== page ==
By Olga Cotaga
LONDON (Reuters) – Sterling plunged to a 27-month low against the dollar on Tuesday and hit new six-month lows versus the euro, extending losses as the two candidates to be Britain’s next prime minister vied to outgun each other on taking a harder Brexit stance.
Their positions appear to be leading markets to price a sharply higher risk of Britain leaving the European Union on October 31 without any transition trading agreements in place. That would potentially force the Bank of England to cut interest rates to stave off economic catastrophe.
Sterling which already fell half a percent on Monday is now headed for its biggest one-day fall since March, after Boris Johnson and his rival to be Conservative Party leader, Jeremy Hunt, said late on Monday they would not accept the so-called Northern Irish backstop element of Theresa May’s Brexit deal.
Both are trying to appeal to the majority of the Tory party members who are keen to make a clean break with the EU.
The contest between Johnson and Hunt “has transformed into an arms race of who is a bigger Brexiter,” said Vasileios Gkionakis, global head of forex strategy at Lombard Odier.
The backstop, one of Brussels’ principal demands in Brexit negotiations, is designed to prevent the return of a hard border between EU-member Ireland and British province Northern Ireland. If implemented, the U.K. would follow many EU rules until arrangements are made to avert a hard border.
“The market is pricing in a higher probability of a no-deal Brexit and an increase of economic pressure … You have the perfect storm for sterling,” Gkionakis added.
The British currency weakened 0.8% on Tuesday to $1.2409 <GBP=D3>, the lowest since April 2017, mirroring the “flash crash” on Jan. 3.
Against the euro the pound fell 0.5% to a low of 90.42 pence <EURGBP=D3>, the lowest since Jan. 11.
The weakness extended even after employment data showed average weekly earnings unexpectedly rose 3.4% year-on-year in the three-months to May. However, the labour market strength is widely attributed to employers hiring workers who they can later lay off if needed.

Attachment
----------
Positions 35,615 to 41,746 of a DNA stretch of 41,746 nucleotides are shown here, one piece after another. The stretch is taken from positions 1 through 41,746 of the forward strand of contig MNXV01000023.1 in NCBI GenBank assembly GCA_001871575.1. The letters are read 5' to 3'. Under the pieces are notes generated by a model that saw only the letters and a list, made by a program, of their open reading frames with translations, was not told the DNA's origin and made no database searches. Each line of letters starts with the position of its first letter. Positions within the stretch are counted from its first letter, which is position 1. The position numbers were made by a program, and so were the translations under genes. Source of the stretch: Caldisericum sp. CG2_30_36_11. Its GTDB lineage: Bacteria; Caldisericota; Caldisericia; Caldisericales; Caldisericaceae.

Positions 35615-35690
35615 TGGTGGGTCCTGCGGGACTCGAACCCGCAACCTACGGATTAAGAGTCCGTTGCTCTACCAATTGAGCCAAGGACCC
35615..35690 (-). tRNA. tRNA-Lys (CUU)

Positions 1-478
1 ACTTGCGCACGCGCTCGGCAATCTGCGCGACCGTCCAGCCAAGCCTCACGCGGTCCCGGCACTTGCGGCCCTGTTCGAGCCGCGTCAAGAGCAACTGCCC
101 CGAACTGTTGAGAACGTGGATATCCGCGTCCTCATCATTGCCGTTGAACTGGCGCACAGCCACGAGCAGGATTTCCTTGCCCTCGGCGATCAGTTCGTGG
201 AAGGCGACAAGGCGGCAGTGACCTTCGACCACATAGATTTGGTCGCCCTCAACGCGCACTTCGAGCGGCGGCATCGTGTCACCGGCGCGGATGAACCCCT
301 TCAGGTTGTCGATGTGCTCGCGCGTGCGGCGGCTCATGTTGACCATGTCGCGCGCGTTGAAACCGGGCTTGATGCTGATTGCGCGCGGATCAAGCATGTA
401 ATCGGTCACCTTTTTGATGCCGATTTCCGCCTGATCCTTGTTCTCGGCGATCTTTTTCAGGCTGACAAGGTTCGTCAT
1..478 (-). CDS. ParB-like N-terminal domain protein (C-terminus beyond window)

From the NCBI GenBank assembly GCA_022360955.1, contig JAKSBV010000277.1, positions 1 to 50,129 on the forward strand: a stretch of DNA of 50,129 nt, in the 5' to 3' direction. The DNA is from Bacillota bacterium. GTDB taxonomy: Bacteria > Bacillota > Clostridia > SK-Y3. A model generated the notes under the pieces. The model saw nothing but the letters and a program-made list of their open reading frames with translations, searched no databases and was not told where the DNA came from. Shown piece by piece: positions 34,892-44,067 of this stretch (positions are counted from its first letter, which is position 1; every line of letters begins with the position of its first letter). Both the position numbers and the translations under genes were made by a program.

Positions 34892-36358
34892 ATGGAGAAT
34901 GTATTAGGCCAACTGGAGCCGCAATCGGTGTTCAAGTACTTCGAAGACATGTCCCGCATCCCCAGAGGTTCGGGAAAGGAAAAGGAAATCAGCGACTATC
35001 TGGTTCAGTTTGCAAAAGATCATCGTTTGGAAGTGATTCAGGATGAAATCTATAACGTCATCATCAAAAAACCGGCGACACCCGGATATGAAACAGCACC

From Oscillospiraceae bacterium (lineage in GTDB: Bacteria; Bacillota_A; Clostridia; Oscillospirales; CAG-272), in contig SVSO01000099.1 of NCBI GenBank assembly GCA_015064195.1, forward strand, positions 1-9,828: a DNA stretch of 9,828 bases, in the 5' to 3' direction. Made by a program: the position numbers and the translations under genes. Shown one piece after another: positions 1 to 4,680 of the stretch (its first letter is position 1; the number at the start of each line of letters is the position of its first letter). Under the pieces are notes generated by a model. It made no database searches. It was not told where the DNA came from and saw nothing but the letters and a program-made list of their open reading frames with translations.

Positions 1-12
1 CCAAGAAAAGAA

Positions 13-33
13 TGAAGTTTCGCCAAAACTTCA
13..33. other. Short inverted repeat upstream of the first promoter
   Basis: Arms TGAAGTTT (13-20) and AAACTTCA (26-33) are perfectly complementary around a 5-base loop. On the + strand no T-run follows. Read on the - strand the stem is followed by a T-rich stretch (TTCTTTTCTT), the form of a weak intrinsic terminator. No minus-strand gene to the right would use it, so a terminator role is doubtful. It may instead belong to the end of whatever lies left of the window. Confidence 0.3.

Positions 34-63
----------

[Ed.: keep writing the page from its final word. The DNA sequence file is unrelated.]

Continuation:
And employment growth slowed to post the weakest increase since the three months to August last year, in a sign that labour market may soon start feeling the heat.
Money markets are now pricing a roughly 50% chance of a BOE rate cut by end-year, having increased their bets after recent comments by governor Mark Carney were viewed as dovish <BOEWATCH=>.
Nomura strategist Jordan Rochester attributed the pound’s lurch lower to investors’ renewed interest in hedging sterling risks.
“The FX market already has a sizeable short sterling positioning on. But I am worried that volatility is starting from a very low base and hedging flows will be picking up further,” Rochester told clients.
According to data from the Commodity Futures Trading Commission, the week to July 9 saw speculators increased net short sterling positions to $5.69 billion – the fourth consecutive week of increase.
Implied volatility in sterling measured by the cost of six-month options contracts, which encompasses the Oct. 31 Brexit deadline, rose to a five-week high. Three-month vol is at the highest since April <GBP6MO=FN> <GBP3MO=FN>.
But despite the clock ticking down to October, most investors believe a deal will eventually be reached.
Only 20% of respondents surveyed by Bank of America Merrill Lynch expect the U.K. to leave the EU on or before the current October deadline and about 60% put the probability of a no-deal Brexit below 40%.
(Reporting by Olga Cotaga; Editing by Andrew Heavens)